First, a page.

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You’re smart. You’re motivated. You want to go to a top college, but the price tag of a private college makes it seem impossible. How can anyone afford $55,000 a year or more?

Here’s the thing: you may not have to.

Highly motivated, academically strong first-generation students sometimes write off private colleges and universities as soon as they see the price tag; but, these schools rarely ask all students to pay the sticker price. At many of these schools, 60 percent or more of the student body receives financial aid, and some colleges even offer loan-free packages so that students can graduate without any debt.

In this article, I will tackle three common myths about the cost and culture of selective, private colleges and universities and give you some tips for navigating the application process.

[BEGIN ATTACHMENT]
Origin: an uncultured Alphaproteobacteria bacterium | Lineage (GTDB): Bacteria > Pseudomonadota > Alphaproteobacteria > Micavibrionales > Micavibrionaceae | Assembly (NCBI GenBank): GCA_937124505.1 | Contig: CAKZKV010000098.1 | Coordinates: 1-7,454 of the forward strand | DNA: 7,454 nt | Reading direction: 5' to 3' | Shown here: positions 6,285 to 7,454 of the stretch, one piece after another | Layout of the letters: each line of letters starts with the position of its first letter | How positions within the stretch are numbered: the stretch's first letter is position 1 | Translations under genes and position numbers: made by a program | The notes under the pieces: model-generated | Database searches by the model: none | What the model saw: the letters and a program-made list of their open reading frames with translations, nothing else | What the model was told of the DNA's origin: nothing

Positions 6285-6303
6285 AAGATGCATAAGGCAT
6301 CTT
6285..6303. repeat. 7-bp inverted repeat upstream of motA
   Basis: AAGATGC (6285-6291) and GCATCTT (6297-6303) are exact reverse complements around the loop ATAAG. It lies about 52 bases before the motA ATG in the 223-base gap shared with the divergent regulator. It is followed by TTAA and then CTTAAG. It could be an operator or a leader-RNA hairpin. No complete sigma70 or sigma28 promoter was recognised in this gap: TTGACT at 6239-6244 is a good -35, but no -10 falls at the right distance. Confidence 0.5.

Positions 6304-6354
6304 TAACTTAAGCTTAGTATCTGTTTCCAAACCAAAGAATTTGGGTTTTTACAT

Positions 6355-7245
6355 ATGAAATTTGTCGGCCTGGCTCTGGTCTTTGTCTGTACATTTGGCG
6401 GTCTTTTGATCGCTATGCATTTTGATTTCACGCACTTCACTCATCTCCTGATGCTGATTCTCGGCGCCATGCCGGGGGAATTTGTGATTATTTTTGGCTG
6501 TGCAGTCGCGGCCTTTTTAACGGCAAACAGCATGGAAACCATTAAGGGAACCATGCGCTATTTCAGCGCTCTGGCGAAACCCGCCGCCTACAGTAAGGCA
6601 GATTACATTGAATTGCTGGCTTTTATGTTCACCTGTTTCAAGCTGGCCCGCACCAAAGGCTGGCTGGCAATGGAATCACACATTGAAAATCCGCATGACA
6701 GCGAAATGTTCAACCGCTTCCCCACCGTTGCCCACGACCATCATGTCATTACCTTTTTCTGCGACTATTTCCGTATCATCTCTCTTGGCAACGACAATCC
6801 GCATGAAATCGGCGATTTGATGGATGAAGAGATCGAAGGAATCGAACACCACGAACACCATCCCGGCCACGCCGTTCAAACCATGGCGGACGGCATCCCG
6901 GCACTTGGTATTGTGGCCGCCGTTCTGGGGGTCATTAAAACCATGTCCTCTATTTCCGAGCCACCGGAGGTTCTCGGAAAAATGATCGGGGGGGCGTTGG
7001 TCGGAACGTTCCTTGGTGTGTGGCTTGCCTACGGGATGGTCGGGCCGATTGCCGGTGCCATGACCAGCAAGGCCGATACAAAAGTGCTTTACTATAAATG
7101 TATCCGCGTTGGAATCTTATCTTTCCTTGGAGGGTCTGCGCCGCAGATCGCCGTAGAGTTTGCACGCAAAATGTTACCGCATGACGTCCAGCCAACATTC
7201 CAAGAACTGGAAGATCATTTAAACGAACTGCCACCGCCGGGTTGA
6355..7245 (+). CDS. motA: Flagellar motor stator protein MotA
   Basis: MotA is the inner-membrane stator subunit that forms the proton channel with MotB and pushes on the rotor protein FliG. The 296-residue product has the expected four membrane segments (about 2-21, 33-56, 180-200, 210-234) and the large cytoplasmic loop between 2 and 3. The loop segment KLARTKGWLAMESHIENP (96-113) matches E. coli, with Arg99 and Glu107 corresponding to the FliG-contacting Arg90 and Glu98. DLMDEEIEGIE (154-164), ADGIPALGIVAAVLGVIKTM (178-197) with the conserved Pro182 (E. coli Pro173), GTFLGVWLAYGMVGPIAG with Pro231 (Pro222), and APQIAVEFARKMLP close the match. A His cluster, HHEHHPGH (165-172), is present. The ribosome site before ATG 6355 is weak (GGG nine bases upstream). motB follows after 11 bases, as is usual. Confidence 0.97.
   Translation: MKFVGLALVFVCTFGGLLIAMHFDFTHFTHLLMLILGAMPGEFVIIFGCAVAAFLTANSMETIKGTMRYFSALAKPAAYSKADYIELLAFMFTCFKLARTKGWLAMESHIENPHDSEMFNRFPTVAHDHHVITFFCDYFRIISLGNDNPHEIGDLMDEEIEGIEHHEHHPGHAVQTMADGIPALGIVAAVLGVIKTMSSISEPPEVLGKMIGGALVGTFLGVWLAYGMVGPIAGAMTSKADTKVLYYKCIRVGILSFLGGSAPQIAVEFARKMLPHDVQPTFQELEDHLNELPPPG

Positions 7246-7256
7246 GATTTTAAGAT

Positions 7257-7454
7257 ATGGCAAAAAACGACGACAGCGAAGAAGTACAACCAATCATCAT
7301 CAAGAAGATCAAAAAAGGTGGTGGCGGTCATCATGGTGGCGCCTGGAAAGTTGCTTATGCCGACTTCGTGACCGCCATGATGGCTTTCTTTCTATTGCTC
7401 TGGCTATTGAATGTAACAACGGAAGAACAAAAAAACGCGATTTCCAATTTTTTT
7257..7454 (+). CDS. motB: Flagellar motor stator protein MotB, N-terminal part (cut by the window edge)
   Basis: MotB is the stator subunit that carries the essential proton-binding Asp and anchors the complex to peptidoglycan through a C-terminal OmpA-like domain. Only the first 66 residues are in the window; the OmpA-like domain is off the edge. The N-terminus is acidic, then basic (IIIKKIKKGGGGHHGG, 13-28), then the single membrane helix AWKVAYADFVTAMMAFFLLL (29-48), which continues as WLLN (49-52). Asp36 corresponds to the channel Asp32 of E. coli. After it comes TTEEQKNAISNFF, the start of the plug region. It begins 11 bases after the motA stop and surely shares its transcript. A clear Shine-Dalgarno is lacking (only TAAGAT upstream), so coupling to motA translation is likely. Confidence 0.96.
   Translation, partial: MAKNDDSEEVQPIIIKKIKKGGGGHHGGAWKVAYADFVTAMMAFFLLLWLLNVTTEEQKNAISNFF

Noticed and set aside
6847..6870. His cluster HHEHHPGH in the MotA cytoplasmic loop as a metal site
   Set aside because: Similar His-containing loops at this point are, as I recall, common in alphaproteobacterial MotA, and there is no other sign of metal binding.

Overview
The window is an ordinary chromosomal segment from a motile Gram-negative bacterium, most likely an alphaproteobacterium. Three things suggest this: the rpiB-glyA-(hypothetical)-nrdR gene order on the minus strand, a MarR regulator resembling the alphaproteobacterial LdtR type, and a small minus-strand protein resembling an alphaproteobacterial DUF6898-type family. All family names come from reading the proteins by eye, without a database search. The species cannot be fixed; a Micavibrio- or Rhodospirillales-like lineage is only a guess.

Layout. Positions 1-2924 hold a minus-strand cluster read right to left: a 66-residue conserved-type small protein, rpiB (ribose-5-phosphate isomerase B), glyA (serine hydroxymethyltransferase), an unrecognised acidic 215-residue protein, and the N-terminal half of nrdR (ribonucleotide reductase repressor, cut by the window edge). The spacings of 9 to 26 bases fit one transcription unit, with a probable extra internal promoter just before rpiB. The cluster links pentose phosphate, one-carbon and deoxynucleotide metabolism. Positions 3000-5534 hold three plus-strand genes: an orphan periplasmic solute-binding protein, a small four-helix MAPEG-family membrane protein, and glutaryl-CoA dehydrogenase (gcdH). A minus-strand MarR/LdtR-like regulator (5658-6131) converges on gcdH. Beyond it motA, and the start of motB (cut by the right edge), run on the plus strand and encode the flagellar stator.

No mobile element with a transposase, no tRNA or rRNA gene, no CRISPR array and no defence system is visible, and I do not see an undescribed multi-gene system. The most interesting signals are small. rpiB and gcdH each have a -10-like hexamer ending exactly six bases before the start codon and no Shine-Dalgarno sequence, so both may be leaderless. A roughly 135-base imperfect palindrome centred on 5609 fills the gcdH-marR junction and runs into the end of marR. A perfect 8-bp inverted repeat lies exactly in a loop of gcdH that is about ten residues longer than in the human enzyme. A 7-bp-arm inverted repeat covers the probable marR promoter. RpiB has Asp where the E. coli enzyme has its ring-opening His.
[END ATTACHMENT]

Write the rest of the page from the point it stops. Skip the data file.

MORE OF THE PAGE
Why are highly selective colleges and universities a good fit for first generation students?

The best college education has positive effects that last long after you receive that thrilling acceptance letter. For many students, selective, private colleges offer the greatest value: higher graduation rates, more financial aid and less debt upon graduation, broader career opportunities after college and, finally, higher lifetime salary potential.

First-generation students in particular often benefit from features like small class sizes, more opportunities for one-on-one interaction with professors and staff members, on-campus residential communities and a wide variety of clubs and organizations. The potential for making personal connections with lifelong friends and advisers (not to mention professional contacts) is a strength of selective colleges and universities, which are usually smaller than public institutions.

Three Myths About Private Colleges

Common Myth #1: “I Can’t Afford It.”

While state schools may seem like a more affordable four-year option, many students don’t realize that merit and financial aid scholarships aren’t always guaranteed for all four years. Public institutions serve a larger student population and generally have less financial aid available to spread across the student body.